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National teachers council applauds Bob Jones’ ‘The Eclectic’ magazine

Seniors Kaylee Yem, from left, Alyssa Kennedy and Kayla Carden contributed work for "The Eclectic" in 2014. They are three of the editors for the 2015 publication. (CONTRIBUTED)
Seniors Kaylee Yem, from left, Alyssa Kennedy and Kayla Carden contributed work for “The Eclectic” in 2014. They are three of the editors for the 2015 publication. (CONTRIBUTED)

MADISON – The National Council of Teachers of English has given highest praise to “The Eclectic,” a literary/arts magazine with a digital component produced by Bob Jones High School students.

The teachers’ council encourages schools to develop literary magazines and seek excellence in writing with school-wide participation.

“The Eclectic” contains fiction and nonfiction, comics, photography, art, digital compositions, poetry, ‘stage and screen’ entries, short films, animation, short documentaries and other works from creative writing, multimedia publications and art classes at Bob Jones.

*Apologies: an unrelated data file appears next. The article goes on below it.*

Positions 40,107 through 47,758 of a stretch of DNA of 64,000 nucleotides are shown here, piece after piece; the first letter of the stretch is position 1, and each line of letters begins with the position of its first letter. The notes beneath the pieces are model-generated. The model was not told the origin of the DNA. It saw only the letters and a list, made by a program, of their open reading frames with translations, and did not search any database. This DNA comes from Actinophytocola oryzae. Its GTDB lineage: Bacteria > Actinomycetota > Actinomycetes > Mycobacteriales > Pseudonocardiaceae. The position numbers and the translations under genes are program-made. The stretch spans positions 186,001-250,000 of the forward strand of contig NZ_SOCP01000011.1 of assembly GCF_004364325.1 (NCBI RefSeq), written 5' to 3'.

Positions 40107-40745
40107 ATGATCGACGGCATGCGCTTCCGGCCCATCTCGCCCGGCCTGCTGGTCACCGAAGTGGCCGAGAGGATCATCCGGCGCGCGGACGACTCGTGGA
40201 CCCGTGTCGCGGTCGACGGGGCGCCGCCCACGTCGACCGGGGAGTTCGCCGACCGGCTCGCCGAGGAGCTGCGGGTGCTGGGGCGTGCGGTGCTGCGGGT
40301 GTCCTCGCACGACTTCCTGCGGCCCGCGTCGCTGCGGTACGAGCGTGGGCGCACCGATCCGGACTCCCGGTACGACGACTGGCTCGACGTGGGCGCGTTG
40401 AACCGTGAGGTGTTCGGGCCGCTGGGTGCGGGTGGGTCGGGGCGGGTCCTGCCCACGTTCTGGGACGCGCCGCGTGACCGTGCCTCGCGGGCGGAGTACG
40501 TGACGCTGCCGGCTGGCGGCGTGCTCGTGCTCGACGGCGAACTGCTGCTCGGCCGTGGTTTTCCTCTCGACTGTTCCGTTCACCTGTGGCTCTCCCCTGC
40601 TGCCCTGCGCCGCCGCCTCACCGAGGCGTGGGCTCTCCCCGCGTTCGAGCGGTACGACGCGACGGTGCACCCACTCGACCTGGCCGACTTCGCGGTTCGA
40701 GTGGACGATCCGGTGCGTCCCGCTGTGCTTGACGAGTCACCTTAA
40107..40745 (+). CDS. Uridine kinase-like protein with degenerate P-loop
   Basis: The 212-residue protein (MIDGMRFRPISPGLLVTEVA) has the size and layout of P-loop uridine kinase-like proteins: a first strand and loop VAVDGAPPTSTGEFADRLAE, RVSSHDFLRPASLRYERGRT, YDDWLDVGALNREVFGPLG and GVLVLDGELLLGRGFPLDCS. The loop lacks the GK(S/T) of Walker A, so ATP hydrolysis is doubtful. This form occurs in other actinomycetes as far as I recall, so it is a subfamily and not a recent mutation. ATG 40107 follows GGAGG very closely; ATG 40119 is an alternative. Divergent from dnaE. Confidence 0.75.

To view “The Eclectic,” visit bjhstheeclectic.com.

Student editors in 2014 were Mary Butgereit, Emily Bohatch, Madelyn Wong, Adam Woelke, Daniel Lang, and Megan McDowell, along with Alanis Craig and Xandra Wiegand as website managers. Multimedia teacher Brandy Panagos directs the magazine’s production.

Wong, now a freshman at the University of Alabama at Birmingham, described the literary magazine as “a novel-sized beast, consistently 200-300 pages every year since 2010. It’s a labor of love.”

As layout editor, Wong learned “so much more than what could be outlined in a syllabus … how to shoot and edit my own video, code a website from scratch, run a professional social media account and use Adobe Creative Suite like a pro.”

“The magic happens in our ‘Feature’ section,” Panagos said. For 2014, the students chose to explore the Edward Snowden incident, revealing technology’s role in our lives. “We studied MIT’s literary magazine … and looked at Stanford’s Computer Science Poetry Contest.”

Their short stories and essays pondered artificial intelligence and cloning. In cross-curricular experience, Bob Jones writers with computer science students wrote code poems that launched software programs.

Humorous pieces from Casey Marley and Leah Plume captured experiences with emojis (symbolic icons) and captchas (online verifications).

“Honestly, we had such an amazing team of editors that I functioned as a coach, cheerleader and muse; student editors tackled the hard parts,” Panagos said. “My biggest challenge is making sure the multimedia publications class continues to exist.”

Many pieces in “The Eclectic” have won awards in other contests.

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